There's a big hubbub--at least in some non-Kardashian circles--because Harper Lee's novel "Go Set a Watchman," is about to come out. Rumor has it that Gregory Peck, I mean Atticus Finch isn't the paragon he was in the movie. Rumor has it that Atticus is human. Of an era. Flawed. And racist.
Mark Harris, the great unknown American writer of baseball tales such as "The Southpaw" and "Bang the Drum Slowly," once wrote that "the only hero is the man without heroes."
I think each of us would do well to remember that wisdom. And if you can't remember it, at least write it on a sticky note and leave it somewhere prominent. Like over a picture of Kim Kardashian's ass.
We invest too many people and places with an esteem they don't deserve. Atticus can be a great man and he can be flawed. He can be a good man, without being wholly good. He can be a positive force but still hold some of the negative thoughts of his era.
The point is one of nuance and, I think, reality. We need to moderate our absolutes and bring them more in line with human expectations.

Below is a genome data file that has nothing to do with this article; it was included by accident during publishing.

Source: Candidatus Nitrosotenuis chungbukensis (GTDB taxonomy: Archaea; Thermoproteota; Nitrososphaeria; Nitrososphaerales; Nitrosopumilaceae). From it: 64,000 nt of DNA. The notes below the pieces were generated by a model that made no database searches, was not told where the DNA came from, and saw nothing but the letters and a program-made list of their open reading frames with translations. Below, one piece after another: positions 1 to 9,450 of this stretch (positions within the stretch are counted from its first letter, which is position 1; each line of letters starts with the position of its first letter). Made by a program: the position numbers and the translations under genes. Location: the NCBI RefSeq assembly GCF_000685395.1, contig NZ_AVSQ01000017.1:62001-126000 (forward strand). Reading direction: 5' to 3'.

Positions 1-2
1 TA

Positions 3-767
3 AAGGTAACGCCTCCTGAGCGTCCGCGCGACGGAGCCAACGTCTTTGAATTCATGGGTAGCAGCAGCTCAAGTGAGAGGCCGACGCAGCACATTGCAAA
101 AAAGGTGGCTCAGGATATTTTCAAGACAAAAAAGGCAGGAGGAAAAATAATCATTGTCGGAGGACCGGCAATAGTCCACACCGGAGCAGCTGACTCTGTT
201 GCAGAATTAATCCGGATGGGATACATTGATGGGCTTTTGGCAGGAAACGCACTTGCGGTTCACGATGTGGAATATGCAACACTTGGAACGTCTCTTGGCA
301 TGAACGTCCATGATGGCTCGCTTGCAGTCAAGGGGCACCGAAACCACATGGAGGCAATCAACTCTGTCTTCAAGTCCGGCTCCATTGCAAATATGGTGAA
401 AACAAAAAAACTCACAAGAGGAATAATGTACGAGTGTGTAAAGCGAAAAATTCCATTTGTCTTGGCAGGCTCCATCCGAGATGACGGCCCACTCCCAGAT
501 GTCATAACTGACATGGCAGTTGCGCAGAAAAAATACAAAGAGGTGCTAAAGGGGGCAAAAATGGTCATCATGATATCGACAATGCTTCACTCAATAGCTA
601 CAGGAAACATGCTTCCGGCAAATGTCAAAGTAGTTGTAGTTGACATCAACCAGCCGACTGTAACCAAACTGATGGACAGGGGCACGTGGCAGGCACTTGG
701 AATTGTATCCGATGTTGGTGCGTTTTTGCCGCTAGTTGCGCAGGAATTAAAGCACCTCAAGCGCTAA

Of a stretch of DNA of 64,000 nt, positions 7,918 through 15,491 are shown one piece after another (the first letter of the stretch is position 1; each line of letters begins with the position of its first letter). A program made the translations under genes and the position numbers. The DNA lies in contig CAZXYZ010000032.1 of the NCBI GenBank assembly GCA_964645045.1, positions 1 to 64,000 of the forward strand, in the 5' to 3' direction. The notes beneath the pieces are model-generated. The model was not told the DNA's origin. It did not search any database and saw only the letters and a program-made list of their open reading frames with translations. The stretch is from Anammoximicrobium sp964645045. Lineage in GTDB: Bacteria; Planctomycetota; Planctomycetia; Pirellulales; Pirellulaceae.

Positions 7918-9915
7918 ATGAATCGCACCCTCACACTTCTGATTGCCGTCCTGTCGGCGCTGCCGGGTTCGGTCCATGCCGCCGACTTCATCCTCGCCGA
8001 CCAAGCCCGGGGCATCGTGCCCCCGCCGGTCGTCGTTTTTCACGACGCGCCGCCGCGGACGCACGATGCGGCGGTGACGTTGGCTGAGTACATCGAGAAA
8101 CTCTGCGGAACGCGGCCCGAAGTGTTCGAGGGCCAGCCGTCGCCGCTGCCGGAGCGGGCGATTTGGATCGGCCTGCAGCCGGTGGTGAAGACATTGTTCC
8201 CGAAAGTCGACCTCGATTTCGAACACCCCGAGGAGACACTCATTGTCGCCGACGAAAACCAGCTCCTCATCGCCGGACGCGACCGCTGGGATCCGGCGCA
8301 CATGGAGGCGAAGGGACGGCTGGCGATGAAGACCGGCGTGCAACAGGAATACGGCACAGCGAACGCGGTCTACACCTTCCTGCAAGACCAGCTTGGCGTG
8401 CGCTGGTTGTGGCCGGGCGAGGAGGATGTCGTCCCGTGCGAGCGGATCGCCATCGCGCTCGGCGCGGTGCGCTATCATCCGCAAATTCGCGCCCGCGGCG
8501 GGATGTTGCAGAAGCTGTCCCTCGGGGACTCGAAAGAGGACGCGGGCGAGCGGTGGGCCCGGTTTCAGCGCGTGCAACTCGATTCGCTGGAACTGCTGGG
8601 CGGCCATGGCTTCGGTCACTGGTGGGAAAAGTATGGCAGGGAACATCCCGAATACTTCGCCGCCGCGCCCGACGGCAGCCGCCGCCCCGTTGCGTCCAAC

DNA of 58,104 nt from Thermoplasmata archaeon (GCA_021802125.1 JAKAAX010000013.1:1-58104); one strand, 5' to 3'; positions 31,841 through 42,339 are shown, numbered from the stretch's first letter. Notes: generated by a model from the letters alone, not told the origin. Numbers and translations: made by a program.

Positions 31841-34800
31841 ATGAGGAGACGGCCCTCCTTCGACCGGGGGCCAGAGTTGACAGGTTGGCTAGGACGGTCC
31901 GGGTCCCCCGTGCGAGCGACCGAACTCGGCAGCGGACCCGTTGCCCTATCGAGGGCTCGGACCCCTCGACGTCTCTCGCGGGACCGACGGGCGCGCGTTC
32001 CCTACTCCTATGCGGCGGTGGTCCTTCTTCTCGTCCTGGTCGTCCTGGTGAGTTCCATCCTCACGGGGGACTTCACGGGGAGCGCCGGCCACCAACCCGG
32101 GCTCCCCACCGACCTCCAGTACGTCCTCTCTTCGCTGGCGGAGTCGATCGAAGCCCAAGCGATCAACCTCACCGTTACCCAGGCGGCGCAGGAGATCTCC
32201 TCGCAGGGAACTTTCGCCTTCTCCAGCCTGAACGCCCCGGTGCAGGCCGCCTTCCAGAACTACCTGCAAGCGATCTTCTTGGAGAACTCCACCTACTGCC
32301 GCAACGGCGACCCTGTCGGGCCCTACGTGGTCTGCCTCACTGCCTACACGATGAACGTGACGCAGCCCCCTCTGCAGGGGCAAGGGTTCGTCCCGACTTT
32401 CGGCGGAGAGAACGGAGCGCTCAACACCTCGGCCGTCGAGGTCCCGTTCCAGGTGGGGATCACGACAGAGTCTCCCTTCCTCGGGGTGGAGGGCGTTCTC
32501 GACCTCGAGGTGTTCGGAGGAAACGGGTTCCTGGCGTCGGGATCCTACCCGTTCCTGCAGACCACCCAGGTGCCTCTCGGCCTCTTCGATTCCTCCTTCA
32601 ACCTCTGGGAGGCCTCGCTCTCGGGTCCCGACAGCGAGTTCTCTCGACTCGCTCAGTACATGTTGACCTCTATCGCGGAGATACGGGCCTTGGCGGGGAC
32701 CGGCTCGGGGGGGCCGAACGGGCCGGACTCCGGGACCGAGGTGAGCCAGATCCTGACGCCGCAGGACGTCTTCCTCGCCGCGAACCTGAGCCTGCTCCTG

No agency is ideal. No account. No person. No ad. No media.
We live in an imperfect world. A world infested with asinine pseudo quotations purported friends post on LinkedIn that they somehow attribute to Gandhi, or Steve Jobs, or Einstein, or some other idealized form.
In "The Captive Mind", Czeslaw Milosz's memoir/essay/study about artists and intellectuals living under Communism in the early 1950s, he attributed the epigram below to an ancient Jew from Galacia.
"When someone is honestly 55% right, that's very good and there's no use wrangling. And if someone is 60% right, it's wonderful, it's great luck, and let him thank God. But what's to be said about 75% right? Wise people say this is suspicious. Well, and what about 100% right? Whoever says he's 100% right is a fanatic, a thug, and the worst kind of rascal."
Beware heroes. Beware rascals.